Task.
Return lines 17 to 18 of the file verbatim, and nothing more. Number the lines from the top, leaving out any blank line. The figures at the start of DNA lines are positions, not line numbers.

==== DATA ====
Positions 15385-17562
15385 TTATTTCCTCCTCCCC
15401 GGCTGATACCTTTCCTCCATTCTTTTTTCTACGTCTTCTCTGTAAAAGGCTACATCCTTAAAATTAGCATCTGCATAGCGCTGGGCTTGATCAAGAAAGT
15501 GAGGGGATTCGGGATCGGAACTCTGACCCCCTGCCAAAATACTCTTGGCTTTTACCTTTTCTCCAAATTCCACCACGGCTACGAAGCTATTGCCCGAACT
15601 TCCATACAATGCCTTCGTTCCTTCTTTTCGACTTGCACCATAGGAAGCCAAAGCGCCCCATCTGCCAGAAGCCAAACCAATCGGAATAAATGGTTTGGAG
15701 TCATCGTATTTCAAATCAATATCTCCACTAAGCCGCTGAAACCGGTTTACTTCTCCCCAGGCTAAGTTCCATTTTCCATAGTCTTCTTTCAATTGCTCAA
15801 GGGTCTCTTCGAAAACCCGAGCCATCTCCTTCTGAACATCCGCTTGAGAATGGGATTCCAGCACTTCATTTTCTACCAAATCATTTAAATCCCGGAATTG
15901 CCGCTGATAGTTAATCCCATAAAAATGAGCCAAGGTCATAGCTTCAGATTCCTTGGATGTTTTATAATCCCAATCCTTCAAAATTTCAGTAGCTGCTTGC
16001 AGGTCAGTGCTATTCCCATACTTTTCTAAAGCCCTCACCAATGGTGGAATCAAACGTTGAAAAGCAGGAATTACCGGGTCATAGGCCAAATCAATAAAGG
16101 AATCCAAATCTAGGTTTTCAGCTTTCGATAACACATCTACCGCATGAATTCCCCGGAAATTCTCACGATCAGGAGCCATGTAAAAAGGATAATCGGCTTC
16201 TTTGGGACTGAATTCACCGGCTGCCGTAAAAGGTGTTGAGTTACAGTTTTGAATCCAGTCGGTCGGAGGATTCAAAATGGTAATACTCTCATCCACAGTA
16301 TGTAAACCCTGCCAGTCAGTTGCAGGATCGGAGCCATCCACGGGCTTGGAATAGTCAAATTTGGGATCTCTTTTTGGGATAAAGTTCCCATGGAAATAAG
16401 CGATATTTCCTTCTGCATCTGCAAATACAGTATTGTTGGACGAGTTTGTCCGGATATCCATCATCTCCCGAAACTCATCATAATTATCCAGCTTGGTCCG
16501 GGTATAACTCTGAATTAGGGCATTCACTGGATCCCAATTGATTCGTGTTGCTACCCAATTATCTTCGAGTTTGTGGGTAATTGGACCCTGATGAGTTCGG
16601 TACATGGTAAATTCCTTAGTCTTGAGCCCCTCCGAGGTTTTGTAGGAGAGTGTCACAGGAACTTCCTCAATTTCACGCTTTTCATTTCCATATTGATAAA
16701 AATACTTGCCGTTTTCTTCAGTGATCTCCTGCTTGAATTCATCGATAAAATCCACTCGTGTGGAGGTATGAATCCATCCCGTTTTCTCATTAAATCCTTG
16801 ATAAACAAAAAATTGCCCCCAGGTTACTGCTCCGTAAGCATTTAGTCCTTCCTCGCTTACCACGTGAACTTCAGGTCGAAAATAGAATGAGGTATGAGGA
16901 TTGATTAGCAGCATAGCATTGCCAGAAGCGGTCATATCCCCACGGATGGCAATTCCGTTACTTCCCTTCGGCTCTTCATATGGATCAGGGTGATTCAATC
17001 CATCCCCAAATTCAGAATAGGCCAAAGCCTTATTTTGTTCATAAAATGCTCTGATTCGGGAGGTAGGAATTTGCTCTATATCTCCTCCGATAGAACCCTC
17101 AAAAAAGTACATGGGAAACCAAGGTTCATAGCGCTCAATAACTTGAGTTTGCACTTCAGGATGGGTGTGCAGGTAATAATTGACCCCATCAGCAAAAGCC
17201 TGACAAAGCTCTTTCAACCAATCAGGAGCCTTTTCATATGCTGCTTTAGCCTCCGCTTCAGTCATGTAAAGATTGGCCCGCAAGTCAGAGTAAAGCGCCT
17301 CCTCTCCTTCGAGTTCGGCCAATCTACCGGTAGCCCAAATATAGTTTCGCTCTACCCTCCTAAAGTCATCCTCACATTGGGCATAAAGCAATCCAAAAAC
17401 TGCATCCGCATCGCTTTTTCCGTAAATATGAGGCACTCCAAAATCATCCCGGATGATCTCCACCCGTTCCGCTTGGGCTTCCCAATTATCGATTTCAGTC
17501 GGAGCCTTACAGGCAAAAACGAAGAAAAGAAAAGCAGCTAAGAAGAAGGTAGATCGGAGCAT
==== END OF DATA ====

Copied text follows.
16801 ATAAACAAAAAATTGCCCCCAGGTTACTGCTCCGTAAGCATTTAGTCCTTCCTCGCTTACCACGTGAACTTCAGGTCGAAAATAGAATGAGGTATGAGGA
16901 TTGATTAGCAGCATAGCATTGCCAGAAGCGGTCATATCCCCACGGATGGCAATTCCGTTACTTCCCTTCGGCTCTTCATATGGATCAGGGTGATTCAATC